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EC number: 200-756-3
CAS number: 71-55-6
There are numerous acute oral and inhalation studies conducted in animals showing very low acute toxicity (LD 50’s in the region of 10,000 mg/kg or ppm). Dermal data is less prevailant but again the LD 50 is in the region of 15,000 mg/kg. A recent ATSDR review (2006) found lethal inhalation doses in humans to be in the region of 6000 to 20 000 ppm. 1,1,1-trichloroehtane can therefore be considered to be of no serious acute hazard. However, it should be noted that in humans exposure to 175 ppm for 3.5 hours results in reduced psychomotor abilities.
1,1,1-trichloroethane is of low acute toxicity
following oral (gavage) exposure. The dog is the most sensitive
species, having an LD50 of 750 mg/kg bwt, follwed by the rabbit with an
LD50 or 5660 mg/kg bwt. In the rat and mosue LD 50 values range from
9700 to 17148 mg/kg bwt.
Summary of acute
toxicity via the oral route
750 mg/kg bw
5660 mg/kg bw
IUCLID 4 (GLP)
> 2000 mg/kg bw
14600 mg/kg bw
12300 mg/kg bw
11000 mg/kg bw
10300 mg/kg bw
9700 mg/kg bw
11240 mg/kg bw
8600 mg/kg bw
9470 mg/kg bw
10500 mg/kg bw
NOEL 4000 mg/kg bwt
17148 mg/kg bwt
12996 mg/kg bwt
The value for the
dog is not cross referenced in any other reviews (eg ASTDR, WHO or RAIS)
and is therefore not considered reliable.
Studies of animal mortality following acute
inhalation exposure to 1,1,1-trichloroethane are numerous. Median lethal
concentrations (LC50 values) have been calculated for rats and mice. For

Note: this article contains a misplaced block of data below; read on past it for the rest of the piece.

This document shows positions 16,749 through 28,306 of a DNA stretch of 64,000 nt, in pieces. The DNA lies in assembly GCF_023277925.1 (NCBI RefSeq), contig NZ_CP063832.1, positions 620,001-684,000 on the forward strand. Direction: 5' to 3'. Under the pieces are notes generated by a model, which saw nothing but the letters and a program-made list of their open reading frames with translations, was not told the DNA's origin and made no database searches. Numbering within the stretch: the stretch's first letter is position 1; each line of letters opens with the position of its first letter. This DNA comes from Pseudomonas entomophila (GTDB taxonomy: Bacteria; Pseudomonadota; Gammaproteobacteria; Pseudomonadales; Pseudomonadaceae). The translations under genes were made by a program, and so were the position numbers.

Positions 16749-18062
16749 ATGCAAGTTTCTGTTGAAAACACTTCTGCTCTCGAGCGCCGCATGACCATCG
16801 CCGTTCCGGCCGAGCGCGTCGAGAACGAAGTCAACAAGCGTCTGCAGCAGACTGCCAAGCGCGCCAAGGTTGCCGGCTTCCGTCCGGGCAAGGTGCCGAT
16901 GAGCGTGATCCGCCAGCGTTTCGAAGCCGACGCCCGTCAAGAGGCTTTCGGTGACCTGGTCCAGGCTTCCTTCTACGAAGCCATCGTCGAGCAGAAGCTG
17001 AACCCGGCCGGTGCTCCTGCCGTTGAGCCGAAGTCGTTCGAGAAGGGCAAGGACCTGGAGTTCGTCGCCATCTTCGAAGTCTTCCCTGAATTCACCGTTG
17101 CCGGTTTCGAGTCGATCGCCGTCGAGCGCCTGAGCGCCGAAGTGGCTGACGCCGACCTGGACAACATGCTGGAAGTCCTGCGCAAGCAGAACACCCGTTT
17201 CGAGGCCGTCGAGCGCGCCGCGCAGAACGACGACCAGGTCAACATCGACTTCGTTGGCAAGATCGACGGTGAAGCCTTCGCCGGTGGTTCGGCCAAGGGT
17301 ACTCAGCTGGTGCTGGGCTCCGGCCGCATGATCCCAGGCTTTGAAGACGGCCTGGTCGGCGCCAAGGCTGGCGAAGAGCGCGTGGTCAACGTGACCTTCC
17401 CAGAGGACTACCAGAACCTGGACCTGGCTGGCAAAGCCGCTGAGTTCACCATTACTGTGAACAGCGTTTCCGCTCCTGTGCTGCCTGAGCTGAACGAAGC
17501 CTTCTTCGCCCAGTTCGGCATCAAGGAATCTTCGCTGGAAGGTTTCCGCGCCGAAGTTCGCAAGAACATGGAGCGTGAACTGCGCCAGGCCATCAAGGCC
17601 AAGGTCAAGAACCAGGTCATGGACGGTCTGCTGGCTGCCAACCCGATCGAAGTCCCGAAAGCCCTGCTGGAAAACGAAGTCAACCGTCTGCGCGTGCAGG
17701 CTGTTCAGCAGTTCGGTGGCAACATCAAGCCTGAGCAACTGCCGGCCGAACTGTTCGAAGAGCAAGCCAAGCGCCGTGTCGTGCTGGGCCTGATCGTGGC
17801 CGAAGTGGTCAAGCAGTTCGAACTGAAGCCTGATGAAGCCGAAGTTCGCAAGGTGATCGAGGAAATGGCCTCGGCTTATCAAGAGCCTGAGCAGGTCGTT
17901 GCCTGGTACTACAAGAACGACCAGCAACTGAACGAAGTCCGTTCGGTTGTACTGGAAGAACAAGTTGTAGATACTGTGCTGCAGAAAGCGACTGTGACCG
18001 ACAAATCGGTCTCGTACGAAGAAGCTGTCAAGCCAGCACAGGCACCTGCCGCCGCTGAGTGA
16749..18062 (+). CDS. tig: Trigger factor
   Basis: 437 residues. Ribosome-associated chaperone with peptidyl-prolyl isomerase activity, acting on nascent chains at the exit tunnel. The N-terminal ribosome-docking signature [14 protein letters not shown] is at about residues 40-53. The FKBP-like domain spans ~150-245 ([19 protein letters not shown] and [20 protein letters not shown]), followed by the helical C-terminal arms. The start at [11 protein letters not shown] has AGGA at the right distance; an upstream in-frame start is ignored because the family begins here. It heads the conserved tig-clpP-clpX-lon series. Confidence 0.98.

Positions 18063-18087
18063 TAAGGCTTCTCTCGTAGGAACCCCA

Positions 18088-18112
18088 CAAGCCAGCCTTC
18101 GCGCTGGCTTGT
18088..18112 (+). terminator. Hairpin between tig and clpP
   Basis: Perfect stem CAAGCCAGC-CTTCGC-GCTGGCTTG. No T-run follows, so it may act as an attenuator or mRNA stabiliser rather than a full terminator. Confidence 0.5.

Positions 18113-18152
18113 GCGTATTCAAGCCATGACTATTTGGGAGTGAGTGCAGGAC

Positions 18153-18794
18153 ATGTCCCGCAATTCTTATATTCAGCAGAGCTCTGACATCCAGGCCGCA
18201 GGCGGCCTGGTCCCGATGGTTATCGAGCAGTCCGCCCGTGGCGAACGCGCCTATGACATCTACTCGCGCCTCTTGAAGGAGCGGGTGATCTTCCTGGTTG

rats, LC50 values from 14250 to 38,000 ppm were reported. For mice,
reported LC50 values ranged from 3,911 to 29492 ppm. Much of the
variation in these data can be attributed to differences in the exposure
duration (higher LC50 values were generally obtained in studies with
short exposure periods).
of acute toxicity via the inhalation route
Male and female
3.8 % in air (38000 ppm)
0.7 % in air for cardiac changes
is the most likely route of exposure in man and the US Agency for Toxic
Substances and Disease Registry (ATSDR) recently (July 2006) produced a
full toxicological profile for 1,1,1-trichloroehtane. In this review it
is reported that the lethal concetraion of 1,1,1-trichlorethane in
humans is between 6000 and 20000 ppm and that human death following
exposure is usually attributed to either depression of the central
nervous system, which results in respiratory arrest or sensitisation of
the heart to epinephrine which results in severe cardiac arrhythmias.
Also reported in this review is the lowest-observed-adverse-effect level
(LOAEL) of 175 ppm for reduced performance of psychomotor tests in a
human study by Mackay et al. (1987). Individuals exposed to 175 or 350
ppm of 1,1,1-trichloroethane for 3.5 hours demonstrated impaired
performance of psychomotor tests. This is supported by results of other
human studies. Gamberale and Hultengren (1973) found psychophysiological
test performance deficits in exposed individuals, although at a higher
concentration than the LOAEL of 175 ppm identified by Mackay et al.
(1987). Muttray et al. (1999, 2000) found EEG changes consistent with
increased drowsiness and slight irritant nasal responses in volunteers
exposed to 200 ppm. (ATSDR 2006).
Only limited data is available regarding the acute
effects of dermal exposure to 1,1,1-trichloroethane and the volatile
nature of the substance means that contact, unless covered, is likely to
be brief. Exposure in the rabbit suggests that 1,1,1-trichloroethane is
only lethal at very high doses, the LD 50 being greater than 15,800
Summary of acute toxicity via the
> 15800 mg/kg bw
A number of studies using the intraperitoneal route
have also demonstrated relatively low acute toxicity, the LD50 being
between 2000 to 5080 mg/kg bwt; although it should be noted that one
limit study conducted at 2 mL/kg was associated with 4/5 deaths in the
male rat group only.
Summary of acute
toxicity via the intra peritoneal route
3100 mg/kg bw
3593 mg/kg bw
3700 mg/kg bw
4140 mg/kg bw
5080 mg/kg bw
2 ml/kg bw
> 2ml/kg bw
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